Reproductive rights have been at the center of the political stage in the United States following the new abortion law in Texas. This law, drafted and approved by Republican politicians, prohibits abortions once the fetal heartbeat can be detected, which is around six weeks of pregnancy. Also, there are no exceptions to cases of sexual assault or incest.
The country has become sharply divided between those who see this abortion ban as an inconceivable assault on women’s rights and those who claim to see life itself as a precious and sacred right.
On Wednesday, a US federal judge, US District Judge Robert L. Pitman, issued an order blocking the law and appealed to the Biden Administration’s request to prevent any enforcement of the law while its legality is debated. Only two days later, the Fifth Circuit Court of Appeals reinstated the anti-abortion law, and it is on course to take effect in September. Still, the legal battle is not over, and the US and the rest of the world are sitting at the edge of their seats as the law makes its way through US federal courts.
At a moment when abortion laws are being scrutinized in 63 other countries, the fact that the United States is rethinking its legality sets back the fight for women’s reproductive rights all around the world.
According to the Center for Reproductive Rights, to this day there remain 37 countries where abortion is illegal with the exception of saving the mother’s life, and in some cases, to preserve her health. There are also 26 countries that do not permit abortion under any circumstances, including when the woman’s life or health is at risk. These last 26 countries translate to 90 million women of reproductive age or 5% of all women in the world.
As a woman, and as a person coming from a country with a universal ban on abortion, I am part of this 90 million women. I am part of these 90 million women who do not have the right to make certain choices over their own bodies, who are expected to sit back and comply as middle-aged men dictate what we can or cannot do on the basis of religion and politics.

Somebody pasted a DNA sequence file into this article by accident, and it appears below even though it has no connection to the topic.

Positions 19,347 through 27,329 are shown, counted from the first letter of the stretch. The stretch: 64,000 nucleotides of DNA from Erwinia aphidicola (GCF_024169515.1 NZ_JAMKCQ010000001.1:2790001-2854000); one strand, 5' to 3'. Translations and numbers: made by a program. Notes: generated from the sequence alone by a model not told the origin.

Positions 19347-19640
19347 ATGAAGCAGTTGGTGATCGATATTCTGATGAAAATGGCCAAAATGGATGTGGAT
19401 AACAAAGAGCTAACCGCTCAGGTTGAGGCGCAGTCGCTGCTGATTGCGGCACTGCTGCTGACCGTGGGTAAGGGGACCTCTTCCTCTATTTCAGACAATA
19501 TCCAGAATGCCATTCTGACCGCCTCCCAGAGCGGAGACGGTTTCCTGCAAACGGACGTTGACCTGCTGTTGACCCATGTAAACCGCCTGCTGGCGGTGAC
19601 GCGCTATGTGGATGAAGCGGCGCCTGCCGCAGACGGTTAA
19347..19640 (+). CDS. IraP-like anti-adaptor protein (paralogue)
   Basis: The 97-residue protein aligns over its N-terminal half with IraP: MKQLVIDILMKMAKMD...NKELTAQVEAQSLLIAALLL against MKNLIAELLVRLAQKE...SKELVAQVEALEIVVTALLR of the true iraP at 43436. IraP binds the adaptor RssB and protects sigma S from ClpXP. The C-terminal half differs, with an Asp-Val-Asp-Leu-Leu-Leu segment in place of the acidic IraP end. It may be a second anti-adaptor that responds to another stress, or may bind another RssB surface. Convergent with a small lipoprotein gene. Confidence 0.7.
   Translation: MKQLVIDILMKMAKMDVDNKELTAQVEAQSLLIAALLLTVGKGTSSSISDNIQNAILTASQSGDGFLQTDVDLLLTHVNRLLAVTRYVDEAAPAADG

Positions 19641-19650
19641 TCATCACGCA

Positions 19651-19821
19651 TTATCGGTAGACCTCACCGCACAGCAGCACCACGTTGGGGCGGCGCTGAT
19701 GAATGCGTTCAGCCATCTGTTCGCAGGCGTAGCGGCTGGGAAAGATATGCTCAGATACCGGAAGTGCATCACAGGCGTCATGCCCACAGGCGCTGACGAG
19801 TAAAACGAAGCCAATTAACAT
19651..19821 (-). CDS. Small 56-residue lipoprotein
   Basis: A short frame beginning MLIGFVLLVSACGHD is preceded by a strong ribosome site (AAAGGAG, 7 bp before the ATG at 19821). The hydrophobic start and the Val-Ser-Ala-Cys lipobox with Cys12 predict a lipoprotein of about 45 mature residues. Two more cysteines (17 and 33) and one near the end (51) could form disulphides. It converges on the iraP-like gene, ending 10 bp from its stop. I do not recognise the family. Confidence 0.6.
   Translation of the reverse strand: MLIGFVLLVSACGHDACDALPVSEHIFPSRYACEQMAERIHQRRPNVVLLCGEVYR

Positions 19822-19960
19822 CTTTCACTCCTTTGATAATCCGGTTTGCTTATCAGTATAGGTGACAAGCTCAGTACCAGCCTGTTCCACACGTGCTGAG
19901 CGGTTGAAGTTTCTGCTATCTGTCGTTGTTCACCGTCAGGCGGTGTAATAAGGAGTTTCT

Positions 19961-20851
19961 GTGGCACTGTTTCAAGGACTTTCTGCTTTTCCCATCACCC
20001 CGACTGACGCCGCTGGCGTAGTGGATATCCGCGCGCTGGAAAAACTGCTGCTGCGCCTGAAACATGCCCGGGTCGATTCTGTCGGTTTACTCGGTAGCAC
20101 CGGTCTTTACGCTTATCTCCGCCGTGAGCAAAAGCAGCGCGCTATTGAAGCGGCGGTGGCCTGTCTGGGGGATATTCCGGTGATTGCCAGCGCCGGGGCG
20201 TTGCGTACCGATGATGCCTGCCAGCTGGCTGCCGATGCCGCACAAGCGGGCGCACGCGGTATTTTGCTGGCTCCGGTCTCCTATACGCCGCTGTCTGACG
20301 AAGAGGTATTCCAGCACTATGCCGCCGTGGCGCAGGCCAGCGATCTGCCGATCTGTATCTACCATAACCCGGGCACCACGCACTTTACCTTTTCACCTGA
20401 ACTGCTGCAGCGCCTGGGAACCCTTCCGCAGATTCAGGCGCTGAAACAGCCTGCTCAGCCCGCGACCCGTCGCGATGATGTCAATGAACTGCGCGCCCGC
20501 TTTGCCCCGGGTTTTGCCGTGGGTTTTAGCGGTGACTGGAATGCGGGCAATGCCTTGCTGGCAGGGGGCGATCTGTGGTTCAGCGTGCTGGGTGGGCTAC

In the US, the bill was authored by Phil King, Dan Flynn, Tan Parked, and Rick Miller, members of the Texas House of Representatives. Then, Governor Greg Abbott signed into the law as he stated “Our creator endowed us with the right to life and yet millions of children lose their right to life every year because of abortion.” In the rest of the world where abortion is illegal, religion overpowers democracy. In the Dominican Republic, the fight for the ‘3 causales’ was shut down. This country also has a bible in the center of its national shield and flag. This is no coincidence.
Church and state should remain separate, but it seems as if religion is seeping into the democracy of the United States. And at the moment when religion seeps into the process of democracy, democracy stops seeking the well-being of all. Religious beliefs, such as that of our creators, cannot override the mother’s physical and mental health, which leads millions of women to unsafe abortions. This law is killing the women that find no solution to the problem of unwanted pregnancies, which can stagnate the women’s careers and lead them to poverty.
It has been proven that differences in the legal status of abortions over the world do not have an impact on the number of abortions performed each given year. However, it surely has an impact on the number of hazardous abortions women are having. According to the World Health Organization, ‘23,000 women die of unsafe abortions each year and tens of thousands more experience significant health complications’. Abortions will not cease with this law, only safe abortions will cease.
The same state that is ‘pro life’, also has no laws regarding possession of any firearm regardless of age. However, firearms are responsible for an average of 33,000 deaths a year. They are not protecting life, they are protecting their religious beliefs.
Remember, we are all connected. A decision that has erased 50 years of history, where a society came together to demand reproductive rights, will reach out of its hands and suffocate the future of 90 million women around the world. It is time for all of us to take charge.
Evidently, the topic on the legality of abortion is trending, the same way the fight against racism peaked with the Black Lives Matter movement. And the same way the fight against sexual assault peaked with the Me Too movement. These trending topics are indeed positively influential and the expression of democracy in its most beautiful form. Still, the issue of racism is just as important today as it was the day when millions of people posted a black square on Instagram. Thus, the issue of the legality of abortion, not only in the US but also in the rest of the world, should not stop here. We must take the momentum of a sparked debate on abortion to continue shaping our world for the better. This fight is not only for the 90 million women who do not have a right to decide on choices regarding reproductive rights; this fight- the fight to ensure safe abortions- is for everyone, and it is everywhere.